West Point Wokes Up: Iconic Motto Axed for “Army Values”

The U.S. Military Academy at West Point, a venerable institution founded in 1802, has made a significant and controversial change by replacing its traditional motto, “Duty, Honor, Country,” with the seemingly vague and ambiguous term “Army Values.” This move has sparked a fiery debate among military veterans, lawmakers, and conservative figures across the country.

In a letter from West Point Superintendent Lt. Gen. Steve Gilland, he emphasized the importance of “Army Values” as the guiding principles for the Academy’s culture and its mission to mold future leaders of character ready for a lifetime of service to the Army and the Nation. While Lt. Gen. Gilland reassured the public that “Duty, Honor, Country” would always remain their motto, the decision to remove these timeless words from the official mission statement has raised eyebrows and drawn criticism from prominent conservative voices.

Col. Terence Kelley defended the changes, arguing that the inclusion of “Army Values,” such as loyalty, duty, respect, selfless service, honor, integrity, and personal courage, aligns with the Academy’s commitment to producing exemplary military leaders. However, this move has led to skepticism and concern among many conservatives, including influential figures like Franklin Graham, who questioned the meaning and stability of “Army Values” compared to the enduring principles encapsulated in the original motto.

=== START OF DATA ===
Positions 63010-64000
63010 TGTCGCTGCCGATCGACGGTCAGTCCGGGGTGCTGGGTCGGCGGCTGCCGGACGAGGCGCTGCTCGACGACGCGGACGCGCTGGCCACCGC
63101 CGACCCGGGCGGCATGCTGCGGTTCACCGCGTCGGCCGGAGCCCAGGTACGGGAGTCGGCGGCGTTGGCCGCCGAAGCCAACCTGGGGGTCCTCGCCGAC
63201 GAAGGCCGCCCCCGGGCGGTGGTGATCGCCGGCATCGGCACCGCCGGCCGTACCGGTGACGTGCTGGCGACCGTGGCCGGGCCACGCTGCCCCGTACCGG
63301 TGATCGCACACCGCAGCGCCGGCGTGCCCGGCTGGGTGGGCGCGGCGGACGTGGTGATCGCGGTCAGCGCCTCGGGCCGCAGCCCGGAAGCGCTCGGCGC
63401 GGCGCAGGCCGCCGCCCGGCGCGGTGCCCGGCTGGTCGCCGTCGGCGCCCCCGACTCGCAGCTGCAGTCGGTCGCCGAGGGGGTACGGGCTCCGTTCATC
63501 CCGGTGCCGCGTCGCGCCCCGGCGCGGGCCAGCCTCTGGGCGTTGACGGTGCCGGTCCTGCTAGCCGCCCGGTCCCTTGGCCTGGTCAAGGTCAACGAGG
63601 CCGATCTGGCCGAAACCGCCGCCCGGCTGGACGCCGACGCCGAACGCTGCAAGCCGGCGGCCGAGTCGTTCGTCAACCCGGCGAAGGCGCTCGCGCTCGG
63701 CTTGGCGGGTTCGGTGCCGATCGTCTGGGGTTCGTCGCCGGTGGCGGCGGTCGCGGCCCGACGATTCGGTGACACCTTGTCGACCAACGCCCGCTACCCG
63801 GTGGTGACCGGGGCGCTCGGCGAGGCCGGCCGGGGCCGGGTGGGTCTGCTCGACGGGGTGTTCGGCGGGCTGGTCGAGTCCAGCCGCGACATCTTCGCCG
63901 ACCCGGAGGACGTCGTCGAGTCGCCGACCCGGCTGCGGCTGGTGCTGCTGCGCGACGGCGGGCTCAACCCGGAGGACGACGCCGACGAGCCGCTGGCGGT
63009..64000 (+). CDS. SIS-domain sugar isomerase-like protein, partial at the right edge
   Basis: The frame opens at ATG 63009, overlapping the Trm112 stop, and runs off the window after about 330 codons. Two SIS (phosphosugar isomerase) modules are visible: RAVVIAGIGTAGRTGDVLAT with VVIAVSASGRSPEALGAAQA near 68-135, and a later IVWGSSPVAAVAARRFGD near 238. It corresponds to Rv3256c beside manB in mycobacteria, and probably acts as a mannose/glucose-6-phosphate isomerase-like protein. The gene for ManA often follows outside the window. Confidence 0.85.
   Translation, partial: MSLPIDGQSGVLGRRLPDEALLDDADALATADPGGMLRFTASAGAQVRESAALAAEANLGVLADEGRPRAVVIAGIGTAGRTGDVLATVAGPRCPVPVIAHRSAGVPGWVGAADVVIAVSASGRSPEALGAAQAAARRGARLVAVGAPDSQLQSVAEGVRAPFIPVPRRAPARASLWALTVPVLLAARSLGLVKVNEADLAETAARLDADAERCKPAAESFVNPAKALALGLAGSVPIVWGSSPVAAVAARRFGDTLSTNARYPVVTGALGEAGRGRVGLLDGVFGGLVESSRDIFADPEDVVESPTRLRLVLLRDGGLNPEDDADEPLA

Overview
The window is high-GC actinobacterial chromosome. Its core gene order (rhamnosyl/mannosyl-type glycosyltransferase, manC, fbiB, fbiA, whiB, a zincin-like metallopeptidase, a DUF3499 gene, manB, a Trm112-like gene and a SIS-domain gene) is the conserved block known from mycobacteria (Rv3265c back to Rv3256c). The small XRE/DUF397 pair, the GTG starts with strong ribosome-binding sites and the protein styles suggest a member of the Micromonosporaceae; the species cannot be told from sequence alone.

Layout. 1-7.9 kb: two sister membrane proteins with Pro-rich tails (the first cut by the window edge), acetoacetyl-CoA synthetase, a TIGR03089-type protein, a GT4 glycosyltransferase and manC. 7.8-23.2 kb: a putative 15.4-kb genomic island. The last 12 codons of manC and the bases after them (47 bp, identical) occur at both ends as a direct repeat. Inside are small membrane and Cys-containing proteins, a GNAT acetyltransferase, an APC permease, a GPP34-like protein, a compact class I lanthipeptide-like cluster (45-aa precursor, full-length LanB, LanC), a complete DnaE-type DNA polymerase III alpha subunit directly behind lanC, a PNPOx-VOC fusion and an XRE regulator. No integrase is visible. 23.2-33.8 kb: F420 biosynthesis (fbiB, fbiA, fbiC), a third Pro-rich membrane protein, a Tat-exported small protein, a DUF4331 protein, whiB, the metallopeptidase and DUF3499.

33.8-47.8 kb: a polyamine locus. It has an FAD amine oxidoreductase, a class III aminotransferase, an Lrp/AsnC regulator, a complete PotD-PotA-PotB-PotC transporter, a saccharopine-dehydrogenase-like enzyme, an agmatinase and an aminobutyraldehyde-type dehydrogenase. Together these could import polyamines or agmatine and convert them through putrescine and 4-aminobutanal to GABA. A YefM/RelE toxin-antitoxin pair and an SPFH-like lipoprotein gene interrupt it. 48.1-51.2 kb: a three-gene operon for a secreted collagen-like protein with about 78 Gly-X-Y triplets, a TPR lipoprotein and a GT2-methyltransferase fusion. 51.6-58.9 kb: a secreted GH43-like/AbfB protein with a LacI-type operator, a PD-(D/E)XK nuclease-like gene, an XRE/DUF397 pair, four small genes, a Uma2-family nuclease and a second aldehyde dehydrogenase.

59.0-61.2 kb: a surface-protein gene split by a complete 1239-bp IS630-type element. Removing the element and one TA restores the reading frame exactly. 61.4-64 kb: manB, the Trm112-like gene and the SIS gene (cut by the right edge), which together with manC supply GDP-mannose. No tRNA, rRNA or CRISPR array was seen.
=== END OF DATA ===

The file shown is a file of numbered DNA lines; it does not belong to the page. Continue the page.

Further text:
Former soldier Mark Hertling supported the inclusion of “Army Values” in the mission statement, asserting that these values, represented by the acronym LDRSHIP, are integral to serving the country well. Despite his endorsement, this change has sharply divided public opinion, with many conservative voices echoing the sentiment that this adjustment reflects a broader trend of progressive influence in military institutions.

Amid the passionate discussions on social media, with voices like Franklin Graham expressing suspicions about the motivations behind the decision, it’s clear that the alteration of West Point’s motto has touched a nerve with conservative Americans. The decision to replace “Duty, Honor, Country” with “Army Values” has become a contentious point of debate, with many conservatives voicing concerns about the perceived erosion of traditional values within the military and the broader impact on national security.

Written by Staff Reports

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